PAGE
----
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The Future of Libraries

Updated on May 6, 2011

By now we are all aware that the printed word is starting to go by the wayside in favor of online media. Some believe that the profession of librarianship is headed in the same direction. I, for one, believe that this cyber-revolution is still many years away and that physical media will still exist in an age of digital downloads. Libraries will always be needed as a center for free access to different forms of media, but they will need to change with the times in order to stay relevant. I believe they will do so, for better or for worse.

One option for the foreseeable future is that libraries will eventually be turned into cybercafes. In some places, it is already happening. To be more like Barnes and Noble and other bookstores, some libraries have proposed to incorporate coffee dispensers and comfort foods into their facilities for their patrons to indulge in. This issue continues to be controversial even within these places because of the added mess it would bring. The truth is, however, that both electronics and paper are both susceptible to damage by crumbs and liquids. Even if physical forms of media are entirely gotten rid of in the future, libraries would become less like Barnes and Noble and more like Starbucks. Furthermore, these facilities would not be self-serve. Librarians would still be needed to run the help desk and manage the files that are available for download. Even now, downloadable media does have a return-by date and are automatically deleted from devices at that time. If anything, librarians will continue to receive training to remain tech-savvy and instead of being marginalized to the tasks of cleaning up or pouring out.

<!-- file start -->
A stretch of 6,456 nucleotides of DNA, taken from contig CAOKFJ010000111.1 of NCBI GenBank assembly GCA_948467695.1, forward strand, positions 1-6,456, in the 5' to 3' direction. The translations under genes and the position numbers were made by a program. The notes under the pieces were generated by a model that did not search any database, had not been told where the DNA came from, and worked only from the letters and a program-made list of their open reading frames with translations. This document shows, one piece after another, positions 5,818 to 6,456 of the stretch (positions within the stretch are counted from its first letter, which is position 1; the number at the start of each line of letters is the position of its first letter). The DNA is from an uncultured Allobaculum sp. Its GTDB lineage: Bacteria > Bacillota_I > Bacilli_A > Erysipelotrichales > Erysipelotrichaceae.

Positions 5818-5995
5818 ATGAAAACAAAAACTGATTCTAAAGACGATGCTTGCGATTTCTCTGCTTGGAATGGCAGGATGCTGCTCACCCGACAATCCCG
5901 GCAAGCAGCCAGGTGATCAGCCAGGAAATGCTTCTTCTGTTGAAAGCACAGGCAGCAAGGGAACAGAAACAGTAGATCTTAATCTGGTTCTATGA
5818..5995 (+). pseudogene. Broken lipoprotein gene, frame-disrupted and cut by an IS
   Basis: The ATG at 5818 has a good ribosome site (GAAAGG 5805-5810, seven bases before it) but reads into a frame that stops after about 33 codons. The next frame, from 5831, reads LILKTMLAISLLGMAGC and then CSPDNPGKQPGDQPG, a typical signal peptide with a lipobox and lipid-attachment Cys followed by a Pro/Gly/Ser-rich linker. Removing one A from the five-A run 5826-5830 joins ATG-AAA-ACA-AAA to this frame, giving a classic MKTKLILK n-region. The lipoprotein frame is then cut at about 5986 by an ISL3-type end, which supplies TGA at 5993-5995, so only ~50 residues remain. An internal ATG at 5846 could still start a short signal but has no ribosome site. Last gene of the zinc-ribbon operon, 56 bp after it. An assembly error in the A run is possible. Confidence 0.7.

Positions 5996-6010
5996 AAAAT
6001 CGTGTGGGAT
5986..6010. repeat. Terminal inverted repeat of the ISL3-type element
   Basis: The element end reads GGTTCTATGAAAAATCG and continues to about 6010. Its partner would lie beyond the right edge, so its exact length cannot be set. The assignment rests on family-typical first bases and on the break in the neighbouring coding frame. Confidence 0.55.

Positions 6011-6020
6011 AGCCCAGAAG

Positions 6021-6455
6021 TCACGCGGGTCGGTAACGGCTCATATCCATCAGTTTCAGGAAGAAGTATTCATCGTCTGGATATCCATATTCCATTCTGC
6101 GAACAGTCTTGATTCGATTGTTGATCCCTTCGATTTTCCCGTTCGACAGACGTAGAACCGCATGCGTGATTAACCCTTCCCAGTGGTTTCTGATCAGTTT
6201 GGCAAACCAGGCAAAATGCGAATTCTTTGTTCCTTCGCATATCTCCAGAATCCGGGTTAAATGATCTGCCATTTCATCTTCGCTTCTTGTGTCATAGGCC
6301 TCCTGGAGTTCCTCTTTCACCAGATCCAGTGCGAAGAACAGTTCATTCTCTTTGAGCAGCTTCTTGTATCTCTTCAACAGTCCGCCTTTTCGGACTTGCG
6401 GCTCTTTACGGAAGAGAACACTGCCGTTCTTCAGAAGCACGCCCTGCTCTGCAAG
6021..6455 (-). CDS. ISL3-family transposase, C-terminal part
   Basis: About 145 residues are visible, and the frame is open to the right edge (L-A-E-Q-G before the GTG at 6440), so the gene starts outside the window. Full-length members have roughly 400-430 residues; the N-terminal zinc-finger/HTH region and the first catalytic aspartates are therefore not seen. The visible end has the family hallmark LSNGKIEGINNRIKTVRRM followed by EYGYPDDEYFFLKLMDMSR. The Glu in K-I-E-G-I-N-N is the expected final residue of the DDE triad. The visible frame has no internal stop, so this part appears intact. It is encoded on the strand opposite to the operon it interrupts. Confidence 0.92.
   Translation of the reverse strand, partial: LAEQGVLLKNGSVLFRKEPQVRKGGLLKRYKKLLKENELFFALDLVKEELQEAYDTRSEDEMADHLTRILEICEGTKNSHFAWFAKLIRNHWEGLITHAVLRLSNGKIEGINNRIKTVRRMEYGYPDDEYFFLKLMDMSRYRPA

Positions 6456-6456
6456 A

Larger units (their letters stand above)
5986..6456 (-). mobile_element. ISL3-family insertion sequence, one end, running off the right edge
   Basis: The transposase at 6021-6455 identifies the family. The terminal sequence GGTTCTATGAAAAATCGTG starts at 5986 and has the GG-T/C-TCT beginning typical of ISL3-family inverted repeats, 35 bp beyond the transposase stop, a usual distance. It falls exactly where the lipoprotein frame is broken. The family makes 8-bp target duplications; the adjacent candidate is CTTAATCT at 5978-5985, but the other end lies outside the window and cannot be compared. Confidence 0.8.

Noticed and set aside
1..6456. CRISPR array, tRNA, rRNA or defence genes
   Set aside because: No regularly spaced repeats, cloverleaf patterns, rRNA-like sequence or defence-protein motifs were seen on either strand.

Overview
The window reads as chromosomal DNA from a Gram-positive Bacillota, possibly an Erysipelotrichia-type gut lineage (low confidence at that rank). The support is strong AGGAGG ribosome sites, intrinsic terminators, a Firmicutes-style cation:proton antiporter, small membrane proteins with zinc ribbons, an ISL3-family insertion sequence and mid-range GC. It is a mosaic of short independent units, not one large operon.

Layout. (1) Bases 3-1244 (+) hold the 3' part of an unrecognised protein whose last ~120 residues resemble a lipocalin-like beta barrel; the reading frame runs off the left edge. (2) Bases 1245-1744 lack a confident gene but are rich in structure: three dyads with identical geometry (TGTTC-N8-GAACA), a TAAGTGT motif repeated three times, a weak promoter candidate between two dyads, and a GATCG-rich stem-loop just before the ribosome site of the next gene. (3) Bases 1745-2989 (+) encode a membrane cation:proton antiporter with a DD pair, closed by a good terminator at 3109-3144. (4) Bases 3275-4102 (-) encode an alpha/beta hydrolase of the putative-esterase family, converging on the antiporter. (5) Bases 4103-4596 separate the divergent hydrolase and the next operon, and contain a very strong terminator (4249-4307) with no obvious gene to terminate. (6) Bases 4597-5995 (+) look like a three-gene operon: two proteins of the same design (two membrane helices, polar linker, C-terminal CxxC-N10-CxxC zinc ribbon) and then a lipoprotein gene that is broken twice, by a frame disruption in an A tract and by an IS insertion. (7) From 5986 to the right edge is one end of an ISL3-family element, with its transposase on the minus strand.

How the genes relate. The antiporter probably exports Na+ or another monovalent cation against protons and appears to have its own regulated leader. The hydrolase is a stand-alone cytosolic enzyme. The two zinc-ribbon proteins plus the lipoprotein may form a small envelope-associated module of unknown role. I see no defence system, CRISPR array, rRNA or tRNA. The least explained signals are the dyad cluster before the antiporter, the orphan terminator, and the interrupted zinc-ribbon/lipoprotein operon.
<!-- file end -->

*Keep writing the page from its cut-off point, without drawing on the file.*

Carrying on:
Entertaining the children has changed over the years and will no doubt continue to do so. In the past, children's librarians would sometimes dress up like the characters in the books they were reading to children and planned activities around them. Not everything about children's services has changed, especially at the youngest levels, but as more children are introduced to technology at younger ages, their tastes in activities may change. Everyone typically looks for what's new and cool, for instance those plastic laptops for kids. Technology goes through many fads and phases, but children will at least once in a while go back to playing with the box that their new toys came in. Hopefully the same will be true of libraries and the world at large.


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